The staff of Riparia teach a variety of water-related and ecological courses within the Department of Geography and College of Earth and Mineral Sciences. Some of these courses can be applied to undergraduate minors (Geography, Watersheds and Water Resources) and certificates (Environment and Society Geography, Landscape Ecology, Physical Geography). On occasion, courses are offered online or as a hybrid resident and online course. Additional courses and an undergraduate certificate in water are currently under development.

GEOG 431: Geography of Water Resources (3 credits)

GEOG 431 is designed for students to understand the natural processes of aquatic ecosystems, management of water resources, and threats to sustaining water quantity and quality, for all types of freshwater surface, groundwater, rivers, lakes, wetlands. This course should appeal to water resource managers, geographers, ecologists, earth scientists, planners, other environmental professionals as well as non-science majors. This course will develop awareness and appreciation of the multiple perspectives about water as a precious resource, commodity, and sometimes hazard. Students in the course will first examine water Course Justification characteristics, sources, classification systems, and aquatic ecosystems. Next, we will examine water resource management, including issues surrounding irrigation; floods and dams; provision of safe potable water; threats to water quantity and quality including human and aquatic ecosystem effects; the water economy including virtual water and water footprints; water laws and policy; institutions for water management at the global, national, regional and local scale; and issues of water conflict, security, and climate change.

GEOG 453: GIS Applications in Water Resources and Aquatic Ecosystems (3 Credits)

This course is designed to expose students to different GIS applications in water resources. It will emphasize geospatial data acquisition of hydrologic features, spatial analysis, and data representation. Students will learn through projects, lectures and hands-on computer lab exercises to investigate and solve water resource issues. Practical applications will focus on watershed and drainage network delineation, assessment of aquatic ecosystems, and surface generation methods using spatial hydrology models.

GEOG 496: Modeling Environmental Processes in Dynamic Glacial Landscapes

Students will model a variety of environmental processes to address questions surrounding climate change, eco-hydrology, and remote sensing as they relate to glacial recession and its impact on both the surrounding ecosystems and the ecosystem services provided to local and regional communities. Data sets include methane and carbon dioxide gas flux, microbial community composition, stable water isotope signatures, and a large set of environmental variables such as elevation, plant cover, water quality parameters, etc. Additionally, high-resolution drone imagery will be used to create fine grain DEMs of the glacial watersheds where the environmental datasets were collected. Algorithms and data interpolation methods will be developed using GIS applications to construct process models for these rapidly changing landscapes.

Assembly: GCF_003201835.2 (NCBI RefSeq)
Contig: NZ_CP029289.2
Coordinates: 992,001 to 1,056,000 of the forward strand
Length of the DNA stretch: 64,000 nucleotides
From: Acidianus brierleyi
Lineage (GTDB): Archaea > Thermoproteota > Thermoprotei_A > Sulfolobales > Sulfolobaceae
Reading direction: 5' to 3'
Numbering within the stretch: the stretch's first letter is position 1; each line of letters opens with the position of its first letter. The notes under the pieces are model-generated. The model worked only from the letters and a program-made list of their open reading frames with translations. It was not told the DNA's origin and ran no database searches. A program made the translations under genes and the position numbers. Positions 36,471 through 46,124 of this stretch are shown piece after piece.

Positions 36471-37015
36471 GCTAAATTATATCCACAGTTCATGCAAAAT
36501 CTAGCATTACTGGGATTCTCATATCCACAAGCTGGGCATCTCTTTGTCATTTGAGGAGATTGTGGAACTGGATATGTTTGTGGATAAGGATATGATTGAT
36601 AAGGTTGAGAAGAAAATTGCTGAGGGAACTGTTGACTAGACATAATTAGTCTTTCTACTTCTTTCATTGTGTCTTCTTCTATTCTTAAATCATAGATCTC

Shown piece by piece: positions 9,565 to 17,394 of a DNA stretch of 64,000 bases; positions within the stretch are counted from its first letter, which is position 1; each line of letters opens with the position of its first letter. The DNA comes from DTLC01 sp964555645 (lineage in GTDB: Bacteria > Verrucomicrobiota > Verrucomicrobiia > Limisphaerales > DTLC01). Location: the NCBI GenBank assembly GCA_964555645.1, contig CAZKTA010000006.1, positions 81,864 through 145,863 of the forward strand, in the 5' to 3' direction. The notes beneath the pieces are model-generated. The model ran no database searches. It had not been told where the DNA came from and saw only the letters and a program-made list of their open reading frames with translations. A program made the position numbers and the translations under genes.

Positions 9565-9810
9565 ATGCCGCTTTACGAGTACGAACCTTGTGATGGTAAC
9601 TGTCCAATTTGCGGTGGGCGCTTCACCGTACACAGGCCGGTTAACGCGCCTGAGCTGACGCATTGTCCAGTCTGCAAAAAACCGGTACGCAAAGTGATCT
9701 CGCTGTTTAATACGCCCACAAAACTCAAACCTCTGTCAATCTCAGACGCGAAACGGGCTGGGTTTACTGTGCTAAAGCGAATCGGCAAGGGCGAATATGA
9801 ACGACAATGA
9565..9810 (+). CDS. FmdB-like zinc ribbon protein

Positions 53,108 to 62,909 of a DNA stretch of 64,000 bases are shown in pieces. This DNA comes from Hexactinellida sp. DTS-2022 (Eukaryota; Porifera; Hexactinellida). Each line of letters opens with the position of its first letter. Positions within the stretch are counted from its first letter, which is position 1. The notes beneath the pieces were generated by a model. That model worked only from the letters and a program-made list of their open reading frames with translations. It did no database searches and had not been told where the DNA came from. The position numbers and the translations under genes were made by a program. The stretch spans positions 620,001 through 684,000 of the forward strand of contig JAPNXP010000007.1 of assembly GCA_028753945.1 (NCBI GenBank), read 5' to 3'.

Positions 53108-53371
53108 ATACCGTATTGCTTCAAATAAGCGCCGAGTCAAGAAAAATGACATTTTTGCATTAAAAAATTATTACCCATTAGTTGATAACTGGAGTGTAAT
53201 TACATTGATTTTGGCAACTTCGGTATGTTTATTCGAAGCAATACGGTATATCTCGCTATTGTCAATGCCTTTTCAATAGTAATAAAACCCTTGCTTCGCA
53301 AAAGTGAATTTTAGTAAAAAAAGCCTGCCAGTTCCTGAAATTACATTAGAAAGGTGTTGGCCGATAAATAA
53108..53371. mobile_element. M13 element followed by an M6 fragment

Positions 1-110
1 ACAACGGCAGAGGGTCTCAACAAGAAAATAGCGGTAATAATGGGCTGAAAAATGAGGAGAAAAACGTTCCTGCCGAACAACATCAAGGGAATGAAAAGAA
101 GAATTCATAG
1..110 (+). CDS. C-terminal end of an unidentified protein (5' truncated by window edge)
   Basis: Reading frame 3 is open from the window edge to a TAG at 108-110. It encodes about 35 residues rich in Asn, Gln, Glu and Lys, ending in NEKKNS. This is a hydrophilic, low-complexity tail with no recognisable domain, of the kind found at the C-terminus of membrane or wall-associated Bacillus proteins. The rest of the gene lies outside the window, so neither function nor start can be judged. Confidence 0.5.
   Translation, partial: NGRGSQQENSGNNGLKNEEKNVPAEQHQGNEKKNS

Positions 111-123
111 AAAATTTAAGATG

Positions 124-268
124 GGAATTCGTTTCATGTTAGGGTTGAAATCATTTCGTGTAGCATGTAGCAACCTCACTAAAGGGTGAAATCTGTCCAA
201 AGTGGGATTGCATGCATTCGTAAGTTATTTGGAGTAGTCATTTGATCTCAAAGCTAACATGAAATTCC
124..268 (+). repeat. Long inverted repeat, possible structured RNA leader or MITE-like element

GEOG 550: Wetlands Ecology and Management (3 Credits)

Recommended Preparations: One course in ecological or hydrological sciences. This course explores the diversity, complexity, ecological functions, conservation, and cultural values of freshwater and coastal wetlands through interdisciplinary discussions, readings, projects, and field trips. Learning Outcomes: Students successfully completing this course will gain an understanding about the ecology, management, and conservation of freshwater and coastal wetlands. They will be able to classify different wetland types using multiple methods, understand the breadth of wetland functions, and become familiar with laws, regulations, and approaches to conserve wetlands.


Riparia offers summer internships to qualified undergraduate students interested in wetland, stream, and wildlife habitat research. Interns typically assist with sampling in wetland, stream, or riparian field sites located primarily in Pennsylvania and the Mid-Atlantic. Tasks include: characterizing sites (sampling vegetation, site mapping, preparation of soil samples, collecting and sorting invertebrates); processing water and soil samples in the laboratory; entering data; and working with faculty, staff and graduate students on research-related tasks. Experience in field sampling, soils characterization, and/or laboratory analysis preferred, but not required. These paid internships are typically offered for 10-12 weeks from early May through mid-August.



Riparia has an outstanding reputation in the mission of Outreach and Service. Whenever possible, we respond to requests for information and assistance. These include requests from the University students and faculty, the University’s Office of the Physical Plant, federal and state agencies, non-governmental organizations, consulting firms, industries, schools, and citizens. Much of our effort has depended upon volunteerism, with a modest amount of discretionary resources used to encourage and support these activities. As water quantity and quality issues continue to come to the forefront, scientists, policy-makers and citizens will demand more refined knowledge about these essential systems, and Riparia will be able to respond to those inquiries.